I think that one of the biggest lessons I have learned already is that we all desire to be understood.  It doesn’t matter if you are an kid with special needs, a typical individual frustrated with his or her marriage, or a Christian guy dealing with same sex attractions, being understood is essential to our satisfaction and happiness in life.  As I work with these kids with special needs, they don’t start acting out simply because they are bad kids.  More often than not, it usually is because I am unable to understand what they are trying to communicate to me.  As a result, the only way they can express their frustrations is by falling to the ground, over turning every table in the room, or stripping naked and running down the hallway screaming.  While my initial response always seems to be “What the heck is wrong with this kid?” I soon realize that my question should be “What am I not understanding that he is so desperately trying to communicate?”

Even though I may not strip naked and run around yelling every time I feel as though I am not understood, I think that I have my own methods of screaming for people to recognize and understand the state I am in.  Whether it be me ranting through a blog post, constantly pointing out the flaws of the church, or guilt tripping my friends for their lack of support, I can exhibit some rather pathetic behavior at times.  This is not to say that there is anything wrong with having the desire to be understood, it is merely a recognition of the grace that I need to learn to extend to others when they are unable to fill the hole that I have in my life.

While I am looking forward to how I can be used to help these kids at my workplace, I have a strong feeling that I may walk away from this experience having learned far more than the kids I am working with every day.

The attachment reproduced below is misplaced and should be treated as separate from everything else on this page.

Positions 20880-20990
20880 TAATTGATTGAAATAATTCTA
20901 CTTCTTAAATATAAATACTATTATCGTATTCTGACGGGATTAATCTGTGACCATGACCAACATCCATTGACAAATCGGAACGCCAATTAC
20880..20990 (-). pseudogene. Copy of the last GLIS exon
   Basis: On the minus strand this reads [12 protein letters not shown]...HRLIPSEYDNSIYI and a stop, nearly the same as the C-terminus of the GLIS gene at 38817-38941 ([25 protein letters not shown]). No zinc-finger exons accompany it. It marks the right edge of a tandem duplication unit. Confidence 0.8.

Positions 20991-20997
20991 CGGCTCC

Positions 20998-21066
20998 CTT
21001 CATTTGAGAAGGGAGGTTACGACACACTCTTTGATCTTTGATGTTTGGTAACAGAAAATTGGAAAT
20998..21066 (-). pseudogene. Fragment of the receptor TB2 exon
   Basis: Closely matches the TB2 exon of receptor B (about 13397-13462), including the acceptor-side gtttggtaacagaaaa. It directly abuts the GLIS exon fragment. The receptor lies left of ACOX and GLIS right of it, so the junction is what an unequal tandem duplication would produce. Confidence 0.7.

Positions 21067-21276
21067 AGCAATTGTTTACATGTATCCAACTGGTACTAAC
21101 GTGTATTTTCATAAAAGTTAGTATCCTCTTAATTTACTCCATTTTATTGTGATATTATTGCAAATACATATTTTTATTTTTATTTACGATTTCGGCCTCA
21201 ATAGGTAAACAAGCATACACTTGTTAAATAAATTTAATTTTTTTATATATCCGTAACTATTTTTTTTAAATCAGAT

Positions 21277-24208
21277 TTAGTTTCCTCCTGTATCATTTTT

I am the honorable filler in your life

I am feeling very insecure right now. While today was an excellent day all around, the smallest little thing knocked me off the edge and put me into a downward spiral. The bottom line of it all is that I will always come second to a persons marriage and somehow I have to come to a place where I am ok with that.  The thing is that I don’t know if I can…

There has been some tremendous growth in my friendships over the past few months. While I am normally able to focus on the positive, the doubts begin to creep in and I really start questioning if it is worth fighting for community and relationships. In almost every friendship that I have, I come second to a significant other and as a result I always feel as though I am simply a filler in my friend’s lives. The sad fact is that my honorable status of being a filler is even contingent upon the fact that their spouse or significant other is working, busy, or not around.  I know that the honest truth is that I am important to them and that they do value our friendship, but most days its hard to feel or see that truth.  Maybe it is due to my selfish tendencies, but I can’t help but desire to be preferred by my friends. I want them to desire to hang out with me, rather than finding time they can spare to fit me into their lives.

I don’t think they ever think about how the words they use affect me.  How would anyone feel valued if the most common line given in reference to their desire to spend time with me is “Let me see if I can find some time” or “I will see if (wife’s name) is gone and I am not doing anything”?  I recognize that their marriage is the most important relationship in their life and I want to support them in making that their utmost priority.  However, I cannot keep fighting for these friendships if I am the only one that puts value on them.

I want to hold onto the hope that it is possible to maintain friendships with individuals who are married.  I want to believe that marriage is not an exclusive stage of life but people can develop relationships and community in all walks, single or married.  More likely than not, due to my same sex attraction, I will never get married in life.  To come to grips with that reality has been difficult enough, but to have to recognize that all friendships are forfeit because I will never experience marriage is almost unbearable.

Appearances, Assumptions, and Judgements